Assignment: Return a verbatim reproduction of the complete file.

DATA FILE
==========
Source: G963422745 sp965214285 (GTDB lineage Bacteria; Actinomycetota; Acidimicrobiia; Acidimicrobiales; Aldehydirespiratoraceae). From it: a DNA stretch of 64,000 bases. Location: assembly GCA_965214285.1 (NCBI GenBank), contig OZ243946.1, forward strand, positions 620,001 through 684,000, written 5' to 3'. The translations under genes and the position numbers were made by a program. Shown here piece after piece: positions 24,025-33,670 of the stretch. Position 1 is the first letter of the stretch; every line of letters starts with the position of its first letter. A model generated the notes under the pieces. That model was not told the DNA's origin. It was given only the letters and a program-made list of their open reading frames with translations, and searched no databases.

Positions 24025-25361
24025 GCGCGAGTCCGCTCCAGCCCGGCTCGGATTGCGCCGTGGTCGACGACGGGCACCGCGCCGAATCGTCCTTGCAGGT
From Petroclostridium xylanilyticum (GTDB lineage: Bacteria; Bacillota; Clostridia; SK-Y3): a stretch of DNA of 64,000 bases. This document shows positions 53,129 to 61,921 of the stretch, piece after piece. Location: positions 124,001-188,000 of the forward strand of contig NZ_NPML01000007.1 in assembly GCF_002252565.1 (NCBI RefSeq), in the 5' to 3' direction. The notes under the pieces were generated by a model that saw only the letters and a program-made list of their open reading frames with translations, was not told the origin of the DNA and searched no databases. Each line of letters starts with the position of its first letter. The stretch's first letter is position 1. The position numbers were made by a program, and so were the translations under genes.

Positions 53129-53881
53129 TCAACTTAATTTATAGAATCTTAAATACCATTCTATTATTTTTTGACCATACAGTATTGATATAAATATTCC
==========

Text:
Source: G963422745 sp965214285 (GTDB lineage Bacteria; Actinomycetota; Acidimicrobiia; Acidimicrobiales; Aldehydirespiratoraceae). From it: a DNA stretch of 64,000 bases. Location: assembly GCA_965214285.1 (NCBI GenBank), contig OZ243946.1, forward strand, positions 620,001 through 684,000, written 5' to 3'. The translations under genes and the position numbers were made by a program. Shown here piece after piece: positions 24,025-33,670 of the stretch. Position 1 is the first letter of the stretch; every line of letters starts with the position of its first letter. A model generated the notes under the pieces. That model was not told the DNA's origin. It was given only the letters and a program-made list of their open reading frames with translations, and searched no databases.

Positions 24025-25361
24025 GCGCGAGTCCGCTCCAGCCCGGCTCGGATTGCGCCGTGGTCGACGACGGGCACCGCGCCGAATCGTCCTTGCAGGT
From Petroclostridium xylanilyticum (GTDB lineage: Bacteria; Bacillota; Clostridia; SK-Y3): a stretch of DNA of 64,000 bases. This document shows positions 53,129 to 61,921 of the stretch, piece after piece. Location: positions 124,001-188,000 of the forward strand of contig NZ_NPML01000007.1 in assembly GCF_002252565.1 (NCBI RefSeq), in the 5' to 3' direction. The notes under the pieces were generated by a model that saw only the letters and a program-made list of their open reading frames with translations, was not told the origin of the DNA and searched no databases. Each line of letters starts with the position of its first letter. The stretch's first letter is position 1. The position numbers were made by a program, and so were the translations under genes.

Positions 53129-53881
53129 TCAACTTAATTTATAGAATCTTAAATACCATTCTATTATTTTTTGACCATACAGTATTGATATAAATATTCC